Samantha Plasencia

Can we say, "I'm going to do a safe outfit until I'm more used to these one-day challenges?"

Alexander Knox

Other than mixing two patterns here, where is the design?  

Hernan Lander

This dress pissed me off the most.  Hernan benefitted the most from the continuation of last season's "anonymous runway."  The judges do not know who designed which outfit until after they have scored the looks.  Had they known this was Hernan's outfit when it walked, they would have been pissed off, too.  Here's why: He previously showed at three fashion weeks!  He's one of the most experienced designers in the competition.  Can he not sew?  Does he need more than 24 hours to make something? Or is he just trying to fly under the radar so as not to burn all that creative energy too soon?  Who knows?  Those shoes look horrible with that outfit.  This is very uninspiring.  Hoping for better from Hernan.

fäde zu grau

Not a bad early start for fäde.  He created a pattern by mixing the floral with the black and white graphic.  Adding the fabrics under the arms was an interesting detail.  The design is basic, but the thought put into it indicates a very playful approach to color and pattern.  

Emily Payne

A lot of folks in the Blogging Project Runway chatroom thought this was in the running for the auf.  It's certainly not my favorite look, but it's ripped from today's runways.  She was going for an edgy, asymmetrical look.  With more time, she might have been able to produce something that didn't look so arbitrarily bunched up at the top with the slim chance that she could make this bodice/dress mashup look good.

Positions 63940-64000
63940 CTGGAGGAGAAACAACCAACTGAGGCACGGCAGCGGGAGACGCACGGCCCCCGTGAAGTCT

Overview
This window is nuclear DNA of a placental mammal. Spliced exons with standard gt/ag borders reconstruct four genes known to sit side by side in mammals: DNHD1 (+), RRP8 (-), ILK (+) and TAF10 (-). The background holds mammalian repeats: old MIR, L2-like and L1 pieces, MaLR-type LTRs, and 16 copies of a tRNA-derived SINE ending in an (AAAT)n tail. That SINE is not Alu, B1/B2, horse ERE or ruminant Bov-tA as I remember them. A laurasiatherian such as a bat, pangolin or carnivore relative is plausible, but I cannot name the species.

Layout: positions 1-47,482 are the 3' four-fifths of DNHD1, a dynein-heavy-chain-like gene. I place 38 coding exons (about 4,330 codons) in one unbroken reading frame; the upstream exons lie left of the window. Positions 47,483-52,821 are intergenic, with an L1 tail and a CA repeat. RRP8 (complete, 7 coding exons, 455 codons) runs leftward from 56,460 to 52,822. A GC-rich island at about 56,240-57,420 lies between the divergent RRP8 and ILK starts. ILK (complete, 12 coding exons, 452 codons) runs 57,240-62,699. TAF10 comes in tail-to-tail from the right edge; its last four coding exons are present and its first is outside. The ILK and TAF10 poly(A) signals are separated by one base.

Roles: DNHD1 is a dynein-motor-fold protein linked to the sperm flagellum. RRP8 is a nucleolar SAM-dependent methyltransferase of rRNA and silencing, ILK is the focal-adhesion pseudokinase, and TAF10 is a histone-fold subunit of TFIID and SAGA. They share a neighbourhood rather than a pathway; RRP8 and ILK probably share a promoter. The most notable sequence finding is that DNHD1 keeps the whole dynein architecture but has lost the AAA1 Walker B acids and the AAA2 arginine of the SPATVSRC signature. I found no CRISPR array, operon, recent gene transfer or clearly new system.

Carrie Sleutskaya

There were some interesting design elements in this outfit, none of which show up in the Lifetime pictures, even using it at its full size.  There was a folded hip detail.  The neckline cut out and side cutouts were visually striking without being vulgar.  She's got a good eye.

Sean Kelly

This was easily one of the chatroom favorites for the win.  I think the dress is a little too long.  Still, Sean had the presence of mind to take the nasty fabrics they gave him and piece together a strong graphic element, even if it does remind me of some sort of alien cult symbol.

Angela Sum

During her pre-show portfolio review, the judges told Angela she needed to turn up the volume on her designs.  She took that to mean she should toss every design idea she had into one outfit.  The pants weren't as nasty as everyone said they were.  I actually liked the idea of the cut-outs at the hip.  Cutouts are all the rage these days and you can totally see Rihanna rocking those pants.  What spelled disaster for her was the fact that the pants were low on the hips.  The top, on the other hand, is way, way, way too fussy for no good reason.  It is not visually stunning.  It doesn't showcase good workmanship.  Still, I'm amused that the meekest contestant this season managed to produce such a provocative outfit.

Mitchell Perry

It was the best of shorts, it was the worst of shorts.  These were the shorts that tried men's souls.  I watched this episode and I still don't know if the top was attached to the shorts or not.  The whole design of the top is sloppy.  What was the point of the insert of floral fabrics at the arms?   This would have been my candidate for the auf.

Jefferson Musanda

Jefferson's biggest sin was making a pair of high-waisted shorts.  They have never been in style nor is the world crying out for them.  Funny thing...he was so concerned about the length of the shorts that he never stepped back to even see how high the waist was.  On top, he plopped yet another, poorly-conceived top.  It was barely sewn together, with a flap on the front that could pop open with the slightest breeze.  The poor construction only amplified how unflattering it was on the model.  All of a sudden, this poor girl, who probably hasn't eaten a square meal in months, looks like she's thick in the waist.